Thankful for the Access We Once Had
In the continuing spirit of Thanksgiving, I am thankful for the access we once had in our country to our greatest universities, made possible by a consensus of public policy to keep these access costs relatively low. Those were the halcyon days; by no means perfect, but infinitely better than what lies ahead.
I refer to the announcement last week that affects us all: the decision by the University of California Board of Regents to raise tuition by 32% for next fall. As The New York Times opined—“A Crown Jewel of Education Struggles…..”
I lived in a state for three decades that could easily dismiss California as another country, as one where things that happened there, surely can’t happen here. But they are and will. California led the way on an enormous orgy of personal, corporate, government debt and dysfunctional government gridlock. California’s system of higher education based on extraordinary innovation and public investment in low cost access and infrastructure, led the way too.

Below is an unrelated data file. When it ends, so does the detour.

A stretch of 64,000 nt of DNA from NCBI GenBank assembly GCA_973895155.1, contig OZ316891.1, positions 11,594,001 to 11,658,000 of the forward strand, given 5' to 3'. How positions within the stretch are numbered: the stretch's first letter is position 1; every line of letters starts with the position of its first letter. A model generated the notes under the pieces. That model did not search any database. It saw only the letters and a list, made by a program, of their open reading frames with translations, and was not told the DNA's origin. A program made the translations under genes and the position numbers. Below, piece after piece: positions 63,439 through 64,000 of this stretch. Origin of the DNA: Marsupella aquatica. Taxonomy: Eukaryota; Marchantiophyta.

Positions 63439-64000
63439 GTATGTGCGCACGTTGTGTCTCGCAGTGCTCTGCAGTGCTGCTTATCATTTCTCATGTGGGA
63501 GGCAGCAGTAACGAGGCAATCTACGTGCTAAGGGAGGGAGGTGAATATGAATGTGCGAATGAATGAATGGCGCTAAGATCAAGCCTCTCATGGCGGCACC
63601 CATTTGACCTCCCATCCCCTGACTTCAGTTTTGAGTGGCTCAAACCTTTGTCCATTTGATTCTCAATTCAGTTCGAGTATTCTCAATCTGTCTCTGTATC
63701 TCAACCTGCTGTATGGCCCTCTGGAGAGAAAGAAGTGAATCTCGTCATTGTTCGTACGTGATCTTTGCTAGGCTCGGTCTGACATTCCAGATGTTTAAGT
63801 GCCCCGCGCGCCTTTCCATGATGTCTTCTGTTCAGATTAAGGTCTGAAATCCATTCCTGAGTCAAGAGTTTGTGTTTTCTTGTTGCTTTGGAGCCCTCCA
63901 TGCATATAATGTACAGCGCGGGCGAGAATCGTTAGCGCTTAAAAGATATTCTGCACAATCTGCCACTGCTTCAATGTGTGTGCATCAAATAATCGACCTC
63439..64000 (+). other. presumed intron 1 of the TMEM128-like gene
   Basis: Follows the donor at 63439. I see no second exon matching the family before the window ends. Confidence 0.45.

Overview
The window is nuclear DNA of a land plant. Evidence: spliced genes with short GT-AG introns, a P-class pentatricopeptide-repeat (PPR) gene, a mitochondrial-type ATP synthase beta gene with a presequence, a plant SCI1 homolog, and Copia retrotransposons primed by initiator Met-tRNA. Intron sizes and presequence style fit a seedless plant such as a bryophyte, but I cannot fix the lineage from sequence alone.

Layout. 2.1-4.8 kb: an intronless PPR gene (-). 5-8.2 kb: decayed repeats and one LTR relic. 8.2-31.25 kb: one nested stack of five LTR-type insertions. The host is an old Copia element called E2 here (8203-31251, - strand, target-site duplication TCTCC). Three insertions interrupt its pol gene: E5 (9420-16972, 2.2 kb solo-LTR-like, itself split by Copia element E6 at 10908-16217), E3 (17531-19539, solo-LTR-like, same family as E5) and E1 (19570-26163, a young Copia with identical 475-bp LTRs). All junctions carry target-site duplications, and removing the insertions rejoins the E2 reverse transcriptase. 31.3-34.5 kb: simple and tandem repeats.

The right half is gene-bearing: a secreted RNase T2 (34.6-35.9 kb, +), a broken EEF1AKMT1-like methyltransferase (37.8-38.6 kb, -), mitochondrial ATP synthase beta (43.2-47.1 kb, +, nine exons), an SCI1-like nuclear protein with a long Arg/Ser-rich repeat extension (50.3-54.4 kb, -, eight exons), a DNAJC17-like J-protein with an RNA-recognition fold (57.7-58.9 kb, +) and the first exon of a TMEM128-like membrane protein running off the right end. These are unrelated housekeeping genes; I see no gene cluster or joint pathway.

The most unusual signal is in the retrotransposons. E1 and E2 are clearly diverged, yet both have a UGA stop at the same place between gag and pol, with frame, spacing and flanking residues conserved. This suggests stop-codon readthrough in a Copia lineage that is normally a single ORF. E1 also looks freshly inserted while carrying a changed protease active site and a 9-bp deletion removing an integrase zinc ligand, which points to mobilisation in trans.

This suggests to me one more way the poor are going to be “whacked” as Tony Soprano would say. We all know who is going to be less able to attend the fabled UC System. And this is going to trickle down to almost all the rest of the states.
So what can we individual educators do? It is my hope that we can still use whatever forces we have for conscience, for advocacy, for equity, to try to shape what policies and practices we may still control to remember the poor, the less fortunate, who equally deserve access to our country’s flagships. I am not ready to give up this “ship” yet, but I am very worried that the Civil Rights movement has finally ended. Without low cost access to the very best public universities in our land, there can be no hope of leveling the playing field.
-John N. Gardner